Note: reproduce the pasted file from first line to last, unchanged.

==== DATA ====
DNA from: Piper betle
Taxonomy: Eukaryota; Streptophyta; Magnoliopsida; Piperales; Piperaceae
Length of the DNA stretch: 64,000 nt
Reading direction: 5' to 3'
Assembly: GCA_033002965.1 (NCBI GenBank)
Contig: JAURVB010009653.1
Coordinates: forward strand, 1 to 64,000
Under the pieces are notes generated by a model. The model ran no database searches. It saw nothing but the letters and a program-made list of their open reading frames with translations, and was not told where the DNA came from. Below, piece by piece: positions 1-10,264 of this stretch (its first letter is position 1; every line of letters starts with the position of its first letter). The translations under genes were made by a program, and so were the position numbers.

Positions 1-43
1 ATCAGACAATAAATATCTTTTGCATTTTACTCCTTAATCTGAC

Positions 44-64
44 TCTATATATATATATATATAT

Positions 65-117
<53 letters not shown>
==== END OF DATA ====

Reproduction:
DNA from: Piper betle
Taxonomy: Eukaryota; Streptophyta; Magnoliopsida; Piperales; Piperaceae
Length of the DNA stretch: 64,000 nt
Reading direction: 5' to 3'
Assembly: GCA_033002965.1 (NCBI GenBank)
Contig: JAURVB010009653.1
Coordinates: forward strand, 1 to 64,000
Under the pieces are notes generated by a model. The model ran no database searches. It saw nothing but the letters and a program-made list of their open reading frames with translations, and was not told where the DNA came from. Below, piece by piece: positions 1-10,264 of this stretch (its first letter is position 1; every line of letters starts with the position of its first letter). The translations under genes were made by a program, and so were the position numbers.

Positions 1-43
1 ATCAGACAATAAATATCTTTTGCATTTTACTCCTTAATCTGAC

Positions 44-64
44 TCTATATATATATATATATAT

Positions 65-117
<53 letters not shown>